|Raw Onions contain 8.6% prebiotic content. Cooked onions still contain 5%; but like garlic, much of the fiber turns to sugar. Raw is better!|
|Nuts contain 1% to 6% prebiotic content. Even roasted nuts can contain prebiotic fibers.|
|Whole Grains, Oats, Amaranth, Quinoa, Millet, and Buckwheat all contain 2% to 5% prebiotic content. It’s most important to eat sprouted or soaked grains or to consume bread made with sourdough starters. These preparation methods help to unlock the nutrients by deactivating the phytic acid in grains that can wreak havoc on your gut and keep you from getting the vitamins and minerals. Oats have a lot of soluble fiber and so does amaranth, quinoa, millet, and buckwheat. These are especially helpful if you have problems with wheat.|
|Prebio Plus, Sweet Leaf Stevia, and Ecobloom all contain tons of prebiotics – up to 86% prebiotic fiber content. Prebio Plus has the most with three different prebiotics: inulin, acacia, and FOS. Sweet Leaf Stevia contains inulin as does Ecobloom. You can use these in all kinds of cultured foods. You can also add them to regular dishes by adding it to your coffee or tea or sprinkling it on salads and dressings. They’re all pretty powerful and a little goes a long way, so start out small when first using them. Combined with probiotic foods, you will feed the microbiome in your gut and allow it to grow and multiply. As with all prebiotics, you want to allow your body to adjust, and you want to avoid any undue gas as these fibers ferment and grow and change your inner eco-system.|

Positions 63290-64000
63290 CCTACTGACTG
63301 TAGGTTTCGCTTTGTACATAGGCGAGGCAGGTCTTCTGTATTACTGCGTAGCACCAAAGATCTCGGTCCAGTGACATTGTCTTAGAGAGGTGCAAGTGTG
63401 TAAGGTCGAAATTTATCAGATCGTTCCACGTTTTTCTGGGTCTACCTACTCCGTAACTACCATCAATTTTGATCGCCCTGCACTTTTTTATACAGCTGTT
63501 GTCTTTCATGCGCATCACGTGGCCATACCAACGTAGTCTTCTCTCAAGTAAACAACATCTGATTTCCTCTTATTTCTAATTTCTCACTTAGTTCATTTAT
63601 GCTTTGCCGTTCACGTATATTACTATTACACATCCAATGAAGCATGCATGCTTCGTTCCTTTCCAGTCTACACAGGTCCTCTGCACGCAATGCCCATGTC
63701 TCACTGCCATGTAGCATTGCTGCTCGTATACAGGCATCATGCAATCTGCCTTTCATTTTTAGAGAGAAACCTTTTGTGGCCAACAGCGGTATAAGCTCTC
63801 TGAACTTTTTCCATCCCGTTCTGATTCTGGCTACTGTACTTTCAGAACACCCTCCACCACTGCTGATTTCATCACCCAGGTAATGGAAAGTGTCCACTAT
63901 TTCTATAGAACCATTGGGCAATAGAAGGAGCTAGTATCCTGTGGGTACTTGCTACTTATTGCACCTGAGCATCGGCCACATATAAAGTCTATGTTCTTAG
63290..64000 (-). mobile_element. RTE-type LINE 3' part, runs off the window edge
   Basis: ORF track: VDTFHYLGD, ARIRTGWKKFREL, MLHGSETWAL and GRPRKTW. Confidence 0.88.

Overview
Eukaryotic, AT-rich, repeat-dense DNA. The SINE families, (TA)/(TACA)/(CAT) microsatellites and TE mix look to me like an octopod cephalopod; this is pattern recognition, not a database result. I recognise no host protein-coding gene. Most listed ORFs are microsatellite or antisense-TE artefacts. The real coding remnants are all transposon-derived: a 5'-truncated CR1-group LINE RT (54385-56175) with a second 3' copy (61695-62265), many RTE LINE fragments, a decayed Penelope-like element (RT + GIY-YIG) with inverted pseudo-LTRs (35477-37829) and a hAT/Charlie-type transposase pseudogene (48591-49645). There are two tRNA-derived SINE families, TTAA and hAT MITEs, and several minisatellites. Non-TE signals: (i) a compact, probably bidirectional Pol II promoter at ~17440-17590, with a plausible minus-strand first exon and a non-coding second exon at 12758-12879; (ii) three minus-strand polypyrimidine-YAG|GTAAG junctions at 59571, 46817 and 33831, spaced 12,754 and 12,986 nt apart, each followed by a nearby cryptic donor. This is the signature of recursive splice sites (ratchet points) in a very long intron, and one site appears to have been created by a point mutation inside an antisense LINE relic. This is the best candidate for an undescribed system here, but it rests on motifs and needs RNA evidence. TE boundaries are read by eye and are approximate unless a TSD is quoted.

There are many more prebiotics – these are just some of the more important ones. Concentrate on feeding your microbes lots of healthy probiotic foods and prebiotic fibers in fruits, veggies, nuts, seeds, and grains and watch as your microbes take care of you from the inside out. Here are some of the probiotic foods that can make all the difference.
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Find out how important it is to feed your microbes. If your trillions of microbes don’t get what they need, they can start to eat the mucosal lining of the gut, leading to leaky gut, IBS, and more. Find out how to keep them happy and fed.
- Brahe LK, et al. Dietary modulation of the gut microbiota – a randomized controlled trial in obese postmenopausal women. Br J Nutr. 2015 Jul 2:1-12. [Epub ahead of print]